Additionally, all of these are amazing institutions known worldwide so you would much better off considering location, cost, and personal feeling about the school when making your decision.

At the end of the day there is no right answer. I remember when I was a 0L deciding where to go I kept looking for something that would make the decision for me, but there is no way to know how it will work out. Maybe if you go to Stanford everything will go right maybe it will go horribly there is no Crystal Ball unfortunately although it would be great to know how it would turn out.

I really think once you visit the schools a gut feeling will develop and go with that.

Congrats on your acceptances and good luck whatever you decide.

General Board / Re: anyone admitted for 2014-2015 in miami schools
« on: February 02, 2014, 06:17:00 PM »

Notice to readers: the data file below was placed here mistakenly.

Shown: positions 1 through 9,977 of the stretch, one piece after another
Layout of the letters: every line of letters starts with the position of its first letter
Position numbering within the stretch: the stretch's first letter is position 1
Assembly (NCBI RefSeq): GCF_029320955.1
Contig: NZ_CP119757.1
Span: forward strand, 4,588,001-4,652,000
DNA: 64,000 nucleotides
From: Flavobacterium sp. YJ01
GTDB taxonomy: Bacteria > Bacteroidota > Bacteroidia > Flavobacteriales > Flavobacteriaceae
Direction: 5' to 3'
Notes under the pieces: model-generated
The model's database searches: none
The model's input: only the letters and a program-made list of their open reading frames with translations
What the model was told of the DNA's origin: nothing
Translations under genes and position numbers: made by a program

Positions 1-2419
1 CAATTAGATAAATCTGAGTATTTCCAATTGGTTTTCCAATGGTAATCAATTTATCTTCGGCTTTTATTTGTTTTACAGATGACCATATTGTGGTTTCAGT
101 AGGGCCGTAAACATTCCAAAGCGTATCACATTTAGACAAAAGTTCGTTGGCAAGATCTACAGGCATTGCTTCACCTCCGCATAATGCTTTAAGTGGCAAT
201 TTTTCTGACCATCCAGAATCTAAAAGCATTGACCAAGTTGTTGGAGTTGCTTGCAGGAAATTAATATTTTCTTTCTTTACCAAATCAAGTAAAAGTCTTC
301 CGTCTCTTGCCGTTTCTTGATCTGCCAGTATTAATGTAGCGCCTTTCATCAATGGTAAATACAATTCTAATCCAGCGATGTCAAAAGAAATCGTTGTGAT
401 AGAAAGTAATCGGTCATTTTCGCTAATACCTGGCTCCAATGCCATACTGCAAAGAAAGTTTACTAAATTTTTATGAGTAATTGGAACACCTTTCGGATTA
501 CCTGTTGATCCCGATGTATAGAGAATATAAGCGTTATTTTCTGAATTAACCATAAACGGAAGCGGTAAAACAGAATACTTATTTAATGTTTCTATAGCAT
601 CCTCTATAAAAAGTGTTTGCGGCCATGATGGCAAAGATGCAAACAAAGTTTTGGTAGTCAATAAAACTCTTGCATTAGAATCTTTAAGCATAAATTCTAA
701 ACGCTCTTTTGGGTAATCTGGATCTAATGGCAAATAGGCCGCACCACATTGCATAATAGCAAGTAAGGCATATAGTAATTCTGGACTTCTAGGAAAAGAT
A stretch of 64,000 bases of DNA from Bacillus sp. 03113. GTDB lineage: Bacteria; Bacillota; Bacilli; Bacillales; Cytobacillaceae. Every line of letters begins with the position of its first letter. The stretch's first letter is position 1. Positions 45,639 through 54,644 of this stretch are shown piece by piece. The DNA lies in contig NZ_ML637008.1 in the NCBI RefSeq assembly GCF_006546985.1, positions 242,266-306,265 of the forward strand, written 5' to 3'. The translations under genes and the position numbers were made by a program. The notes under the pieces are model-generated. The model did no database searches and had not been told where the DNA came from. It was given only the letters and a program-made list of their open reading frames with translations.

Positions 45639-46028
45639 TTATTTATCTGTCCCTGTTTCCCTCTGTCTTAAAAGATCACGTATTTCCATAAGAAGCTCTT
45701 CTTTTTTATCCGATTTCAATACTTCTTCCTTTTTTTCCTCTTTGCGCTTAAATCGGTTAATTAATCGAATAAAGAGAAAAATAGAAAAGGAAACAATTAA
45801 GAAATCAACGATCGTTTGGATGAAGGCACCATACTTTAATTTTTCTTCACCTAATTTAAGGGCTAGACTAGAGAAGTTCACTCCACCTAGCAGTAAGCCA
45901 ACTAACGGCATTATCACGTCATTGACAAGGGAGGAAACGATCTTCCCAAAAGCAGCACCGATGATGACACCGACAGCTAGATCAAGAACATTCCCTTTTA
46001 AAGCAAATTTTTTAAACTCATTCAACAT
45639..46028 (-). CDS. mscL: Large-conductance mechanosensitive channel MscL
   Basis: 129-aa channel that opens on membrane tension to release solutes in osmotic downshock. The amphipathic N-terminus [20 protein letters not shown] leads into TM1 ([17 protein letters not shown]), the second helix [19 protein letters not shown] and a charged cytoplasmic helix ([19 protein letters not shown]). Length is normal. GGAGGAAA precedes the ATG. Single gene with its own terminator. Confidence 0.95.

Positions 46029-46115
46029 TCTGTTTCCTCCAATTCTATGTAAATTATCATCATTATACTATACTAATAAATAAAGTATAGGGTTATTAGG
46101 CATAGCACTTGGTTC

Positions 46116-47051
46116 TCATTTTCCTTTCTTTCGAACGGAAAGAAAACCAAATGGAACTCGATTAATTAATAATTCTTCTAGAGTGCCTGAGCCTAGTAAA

You can use to see if certain schools have made acceptances already.

Distance Education Law Schools / Re: July 2013 Bar Exam Results
« on: February 01, 2014, 08:17:06 PM »
I think there is no question California is the hardest bar. Almost every other has only two days of testing while California requires three, which means there is a whole lot more material that is tested on.

Additionally, the mental strain of three days of intense testing is a lot worse than two. I think a lot of smart people just burn out on day three, which doesn't happen in New York or Texas.

Out-of-State schools understandably do not go out of their way to teach students California subjects or that it is more difficult than other states since they focus on the state they are located in.

I truly think if you want to be a lawyer in California you should attend an ABA school in California, but I am just a guy on the internet.